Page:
I was walking leisurely through the Westfield Mall one chilly Saturday afternoon (winter is just over in this part of the world) when I saw the Dymocks store and suddenly had this craving for a new “physical” book (I am so bored of reading on Kindle!). I went in and with some help from the shop assistant, zeroed in on 2 books. This would also be my first brush with an Australian author’s work so I was excited and more so because the back cover suggested that “Truly Madly Guilty” by Liane Moriarty, is set in Sydney, home to me now.
The story revolves around a Sunday afternoon barbecue in a fancy suburban home in Sydney where something happens – something really bad that could have been avoided. The three couples who are present in the barbeque question themselves, feel “guilty” and wish that they had not been part of the event in the very first place.
Vid, a commercial electrician and his pole dancer turned property developer wife Tiffany, are hosts to the barbeque that is the focal point of the plot. They live in a sprawling house with their daughter Dakota and a pet dog. Vid invites their neighbours Erika and Oliver and suggests having over Erika’s childhood friend and an attractive cellist, Clementine and her husband Sam. Their small daughters – Holly and Ruby also join the party.
Liane Moriarty peels an onion of a plot and we are slowly let into the fraught friendship between Erika and Clementine, Clementine’s fear regarding her big audition, Erika’s disturbed childhood owing to her mother’s hoarding issues. Each character is carefully brought to life with their inner turmoils, insecurities of a suburban marriage and the disappointment of a couple trying for a family.
However, the actual incident is kept as a very well-guarded secret till about two-thirds of the book, with the author showing glimpses of the events leading up to the fateful day – right up to hours, minutes and seconds and then just when you start believing “okay, something is going to happen now”, she cuts off the flow and you land in the current reality with a thud. Moriarty deftly uses this ploy time and again. The story lacks pace at times, dragging through the narration of the main characters.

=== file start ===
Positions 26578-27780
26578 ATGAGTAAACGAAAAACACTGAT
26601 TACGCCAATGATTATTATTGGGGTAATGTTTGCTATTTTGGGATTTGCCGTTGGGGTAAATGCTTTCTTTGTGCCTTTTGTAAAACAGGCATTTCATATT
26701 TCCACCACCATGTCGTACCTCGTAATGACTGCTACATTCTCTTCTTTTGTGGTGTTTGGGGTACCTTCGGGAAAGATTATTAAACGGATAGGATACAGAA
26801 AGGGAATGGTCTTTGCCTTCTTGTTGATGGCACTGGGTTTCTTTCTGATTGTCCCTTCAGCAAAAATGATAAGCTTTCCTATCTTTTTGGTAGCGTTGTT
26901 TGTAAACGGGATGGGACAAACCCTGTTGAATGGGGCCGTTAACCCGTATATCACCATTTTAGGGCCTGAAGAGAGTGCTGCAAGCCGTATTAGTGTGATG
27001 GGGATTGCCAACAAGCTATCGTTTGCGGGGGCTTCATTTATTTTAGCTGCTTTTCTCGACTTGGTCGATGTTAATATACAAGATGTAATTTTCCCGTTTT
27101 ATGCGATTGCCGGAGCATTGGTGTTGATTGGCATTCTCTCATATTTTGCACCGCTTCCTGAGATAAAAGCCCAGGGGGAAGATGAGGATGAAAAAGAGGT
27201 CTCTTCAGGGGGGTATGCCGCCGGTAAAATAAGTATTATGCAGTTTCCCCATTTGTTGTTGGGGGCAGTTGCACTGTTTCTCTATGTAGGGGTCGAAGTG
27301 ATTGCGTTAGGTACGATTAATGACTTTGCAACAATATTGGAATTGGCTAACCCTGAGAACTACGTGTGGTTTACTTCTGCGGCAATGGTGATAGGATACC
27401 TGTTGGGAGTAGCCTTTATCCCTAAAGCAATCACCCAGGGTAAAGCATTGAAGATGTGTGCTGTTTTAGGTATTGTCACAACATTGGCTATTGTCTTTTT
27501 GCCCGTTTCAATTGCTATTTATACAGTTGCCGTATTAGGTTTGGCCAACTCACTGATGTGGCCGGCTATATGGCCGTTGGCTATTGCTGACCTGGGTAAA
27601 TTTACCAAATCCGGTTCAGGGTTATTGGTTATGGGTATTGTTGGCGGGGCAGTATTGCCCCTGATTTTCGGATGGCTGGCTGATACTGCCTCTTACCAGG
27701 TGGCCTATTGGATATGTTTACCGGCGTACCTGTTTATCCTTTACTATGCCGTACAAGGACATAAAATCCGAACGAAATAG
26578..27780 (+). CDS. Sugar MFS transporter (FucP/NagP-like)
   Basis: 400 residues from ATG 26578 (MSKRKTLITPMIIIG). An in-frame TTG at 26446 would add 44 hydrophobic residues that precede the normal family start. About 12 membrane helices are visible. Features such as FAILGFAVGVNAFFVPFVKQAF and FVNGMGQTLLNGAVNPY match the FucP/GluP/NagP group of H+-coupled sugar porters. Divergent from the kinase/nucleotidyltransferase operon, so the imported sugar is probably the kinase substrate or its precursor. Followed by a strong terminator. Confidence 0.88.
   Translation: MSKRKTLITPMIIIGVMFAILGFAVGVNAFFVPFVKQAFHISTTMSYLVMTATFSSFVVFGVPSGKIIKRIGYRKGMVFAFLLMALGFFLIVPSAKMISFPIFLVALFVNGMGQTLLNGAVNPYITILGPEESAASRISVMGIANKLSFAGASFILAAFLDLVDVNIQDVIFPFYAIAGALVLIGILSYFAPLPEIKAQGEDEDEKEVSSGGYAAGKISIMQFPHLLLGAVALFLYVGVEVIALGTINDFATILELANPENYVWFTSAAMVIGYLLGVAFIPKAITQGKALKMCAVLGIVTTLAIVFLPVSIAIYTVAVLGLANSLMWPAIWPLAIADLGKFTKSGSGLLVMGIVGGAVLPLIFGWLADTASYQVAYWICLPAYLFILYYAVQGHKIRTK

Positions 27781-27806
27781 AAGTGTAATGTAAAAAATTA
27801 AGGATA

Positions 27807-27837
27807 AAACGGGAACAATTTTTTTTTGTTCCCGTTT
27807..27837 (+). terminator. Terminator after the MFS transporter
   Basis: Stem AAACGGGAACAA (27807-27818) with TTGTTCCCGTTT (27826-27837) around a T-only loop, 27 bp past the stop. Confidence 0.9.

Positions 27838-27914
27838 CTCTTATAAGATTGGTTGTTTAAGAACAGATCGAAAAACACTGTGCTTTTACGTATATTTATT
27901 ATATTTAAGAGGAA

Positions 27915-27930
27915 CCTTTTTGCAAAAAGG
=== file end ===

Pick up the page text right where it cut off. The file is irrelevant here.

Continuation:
And all the while, this build up happens, you tend to think “whatever it is, it better be good”. All the characters are alive so what could have possibly gone so wrong, that too in a barbeque? When the actual incident is finally revealed the first thing that I felt was a disappointment. It was like being let down after raising the expectation so much. I was like “Okay, it’s a big jerk, but was it really worth this much of suspense?” There was too much time spent in getting there and then phew it's over in few more minutes. As if the author was in a hurry to bring the lives of the characters back on track in a jet speed.
One of the reasons, I picked this book up, was because of its setting in Sydney. But save for few fleeting references to the Harbour Bridge and Opera House, it could have the backdrop of any other city in the world.
In spite of the bits of disappointment, if there is one thing that the writer has been marvellous at is delving into the psychological aspect of Erika and Clementine. The strains of their childhood friendship and the obligations that came with it are very relatable. Harry, a grumpy old man and neighbour to Vid, makes a mark even in his limited “page” time. This was a brilliant addition to the story and without him, the ends would have hung loose.
• Excellent characterisation
• Clever ploy to hold on to the suspense
• Easy to read but not a chick- lit
• Strong female protagonists
• Slow pace
• Climax little overrated
• Rushed wrap up
BGS rating: 3.8/5
Photography: Vids Picsography